|A couple of years ago I found this little stool at a market for a couple of quid. Naturally it started out with an awfully thick varnish in deep mahogany and a plush red velour seat cover with extra padding for good measure. Very industriously, I ripped off all of the tacky tacks (see what I did there?) sanded and painted the thing and even more industriously embroidered green and blue flowers onto an old burlap sack as the new upholstery. It was certainly something of ‘craft’ but not classy craft. More like the kind of homemade household item that people look at with wonder and think to themselves ‘Why?’ Like knitted toilet roll covers or tissue box covers that look like wedding dresses|
So it lasted in that overly yarn and floral state until recently, when I ripped that monstrosity off the stool and out of my life. Since then I’ve umed and ahhed about what to do with it next. I had thought of knitting a cable cover for it – something pale grey, a few cables and a couple of staples to hold it all together. It could have worked for a Nordic lodge sort of look. But then, rifling around in my sewing/knitting/junk basket for inspiration I came across an old scrap of hide. That’s right – my craft basket contains all kinds of exciting things!
Anyway, this little treasure (is it deer, is it cow? I just don’t know) came into my life as a small and tired duffle bag I picked up in a vintage warehouse. I had bought it with the intention of making something new and slouchy with it, like a sophisticated clutch or mobile envelope. That never happened. It is however, the exact size of the stool that needs a cover! And you can never go wrong with a bit of soft hide next to white.Here are the bits and bobs I’m using to give this little ‘milking stool’ a much needed make over:
- Hide (any leather or canvas would work great as well)
- Felt to use as a thin layer of cushion between the stool and hide
- White paint to touch up the bits that look a mess
- Brass tacks – these can be picked up from any hardware store
- A ruler for making sure the tacks are spaced evenly
- Pen to mark the tacks into place
I want this little stool to have a well-loved feel to it. Rustic adds character (in most cases). And therefore, the paint job doesn’t have to be perfect in this instance. Nor does the hide. I quite like the added texture this older piece of hide has across its surface.
|My first step is to fill in some of the dodgy holes from previous attempts of nailing on a covering. Once dry, this can be sanded down to a refreshingly upgraded look. Paint over the sanded areas to freshen and don’t forget that Buddy Holly must be playing in the background at this stage.|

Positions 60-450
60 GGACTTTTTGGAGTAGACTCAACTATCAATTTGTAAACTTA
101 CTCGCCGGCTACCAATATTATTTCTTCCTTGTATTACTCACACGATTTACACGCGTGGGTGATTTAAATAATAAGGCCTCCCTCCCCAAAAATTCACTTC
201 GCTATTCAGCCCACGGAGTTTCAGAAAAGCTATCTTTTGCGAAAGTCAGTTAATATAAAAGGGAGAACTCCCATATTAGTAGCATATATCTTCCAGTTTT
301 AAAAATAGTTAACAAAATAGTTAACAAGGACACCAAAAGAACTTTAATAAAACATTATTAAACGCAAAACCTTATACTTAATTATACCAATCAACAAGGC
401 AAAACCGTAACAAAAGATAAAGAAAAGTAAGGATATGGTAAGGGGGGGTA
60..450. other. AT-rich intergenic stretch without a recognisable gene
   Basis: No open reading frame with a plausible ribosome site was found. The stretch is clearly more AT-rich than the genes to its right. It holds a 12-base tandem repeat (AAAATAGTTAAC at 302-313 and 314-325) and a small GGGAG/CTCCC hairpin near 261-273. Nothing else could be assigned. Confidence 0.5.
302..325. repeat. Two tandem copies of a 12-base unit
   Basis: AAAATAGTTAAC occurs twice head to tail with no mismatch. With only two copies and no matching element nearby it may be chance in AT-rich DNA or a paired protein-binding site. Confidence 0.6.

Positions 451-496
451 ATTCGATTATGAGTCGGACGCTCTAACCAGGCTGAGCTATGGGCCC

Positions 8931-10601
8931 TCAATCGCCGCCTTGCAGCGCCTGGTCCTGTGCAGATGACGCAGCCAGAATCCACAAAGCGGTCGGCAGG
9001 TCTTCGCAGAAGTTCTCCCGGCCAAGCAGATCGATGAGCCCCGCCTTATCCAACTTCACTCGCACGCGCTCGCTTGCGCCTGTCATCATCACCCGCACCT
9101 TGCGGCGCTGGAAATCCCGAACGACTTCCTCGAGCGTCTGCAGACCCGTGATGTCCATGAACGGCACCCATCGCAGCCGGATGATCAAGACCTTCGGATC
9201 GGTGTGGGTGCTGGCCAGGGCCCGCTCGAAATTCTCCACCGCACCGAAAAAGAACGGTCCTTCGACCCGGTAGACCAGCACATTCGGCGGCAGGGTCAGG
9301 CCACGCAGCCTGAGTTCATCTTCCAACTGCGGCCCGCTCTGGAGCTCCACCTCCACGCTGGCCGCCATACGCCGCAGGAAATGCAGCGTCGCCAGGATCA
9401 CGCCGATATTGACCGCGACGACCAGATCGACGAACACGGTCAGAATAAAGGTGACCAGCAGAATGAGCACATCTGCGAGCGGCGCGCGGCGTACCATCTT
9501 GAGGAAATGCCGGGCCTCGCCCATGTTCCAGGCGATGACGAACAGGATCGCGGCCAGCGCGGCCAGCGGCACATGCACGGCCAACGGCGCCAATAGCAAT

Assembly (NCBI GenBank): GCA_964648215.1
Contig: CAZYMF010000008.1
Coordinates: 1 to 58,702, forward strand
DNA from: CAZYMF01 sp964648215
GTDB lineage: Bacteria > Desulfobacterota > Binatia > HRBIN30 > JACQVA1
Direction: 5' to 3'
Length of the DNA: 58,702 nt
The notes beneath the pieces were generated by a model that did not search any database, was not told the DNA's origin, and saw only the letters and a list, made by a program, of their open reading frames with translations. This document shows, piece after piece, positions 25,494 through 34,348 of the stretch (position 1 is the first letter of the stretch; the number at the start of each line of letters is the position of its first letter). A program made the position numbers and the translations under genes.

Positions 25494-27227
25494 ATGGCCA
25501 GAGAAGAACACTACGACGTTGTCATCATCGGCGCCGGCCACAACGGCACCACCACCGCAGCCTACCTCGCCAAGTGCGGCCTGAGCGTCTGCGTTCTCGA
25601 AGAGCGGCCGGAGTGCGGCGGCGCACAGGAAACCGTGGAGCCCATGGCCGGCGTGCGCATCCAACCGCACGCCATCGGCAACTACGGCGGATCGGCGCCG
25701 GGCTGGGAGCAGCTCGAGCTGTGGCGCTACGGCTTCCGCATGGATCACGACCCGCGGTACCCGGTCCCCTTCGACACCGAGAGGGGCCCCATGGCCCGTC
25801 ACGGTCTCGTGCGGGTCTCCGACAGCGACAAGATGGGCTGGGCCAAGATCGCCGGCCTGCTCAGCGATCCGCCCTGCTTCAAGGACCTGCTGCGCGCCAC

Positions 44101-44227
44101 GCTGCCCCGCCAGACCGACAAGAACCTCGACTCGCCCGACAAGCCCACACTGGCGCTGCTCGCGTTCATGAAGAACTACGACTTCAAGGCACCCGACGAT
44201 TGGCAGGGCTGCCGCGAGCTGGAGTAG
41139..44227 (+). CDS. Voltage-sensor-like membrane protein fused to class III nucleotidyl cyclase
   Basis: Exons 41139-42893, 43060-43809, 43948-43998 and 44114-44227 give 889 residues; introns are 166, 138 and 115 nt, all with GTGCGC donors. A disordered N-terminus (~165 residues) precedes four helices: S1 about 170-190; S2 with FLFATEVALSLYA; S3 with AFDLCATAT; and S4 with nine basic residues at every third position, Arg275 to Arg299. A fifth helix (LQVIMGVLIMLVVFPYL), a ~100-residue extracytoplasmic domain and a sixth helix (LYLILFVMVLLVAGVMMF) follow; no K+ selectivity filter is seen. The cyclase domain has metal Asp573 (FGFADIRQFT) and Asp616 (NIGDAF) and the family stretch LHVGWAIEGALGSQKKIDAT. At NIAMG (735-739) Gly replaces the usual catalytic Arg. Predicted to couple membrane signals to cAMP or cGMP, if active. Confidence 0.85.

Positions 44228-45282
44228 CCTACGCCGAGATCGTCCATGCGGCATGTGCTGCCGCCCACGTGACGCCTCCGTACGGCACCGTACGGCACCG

|To add the slight thickness to the seat I’ve marked out the felt to be just shy of the seat top so the edges won’t show. When it’s all squared up, we’re ready to add on the deer. Saddle up!|
|For this step, I need to make sure the tacks are going to be evenly placed to ensure the look is symmetrical and stylish. I’ve started by measuring up. I tend to get overly excited about projects like this and hammer away until I think I’m finished and then realise that I’ve actually done the whole thing sideways or a bit wiggly. This is the case here. Luckily, the little brass tacks are relatively easy to prise out and can be readjusted. I’ve ended up using a brown sharpie marker to mark the tacks’ positioning. This way if the mark ends up being a little noticeable afterwards, it might just look like a little deer freckle). In terms of quantity, here I’ve decided that a ‘less is more’ approach is aesthetically pleasing and modern in feel.|
|In the end, this method of covering up an old and tired stool has worked wonders. The hide and tacks are industrial, sturdy and could be translated to many small ‘reupholstering’ jobs. Dining room chairs in need of a new seat cover could certainly benefit from this quick and easy make over and I’m keen to try this texture on other furniture as well. Plus it’s always fun to hammer things and add texture – what could be better!|
Have you upcycled a stool or chair? Send me your pics and ideas and be sure to follow HLH on @HomeLittleHome
– Meredith x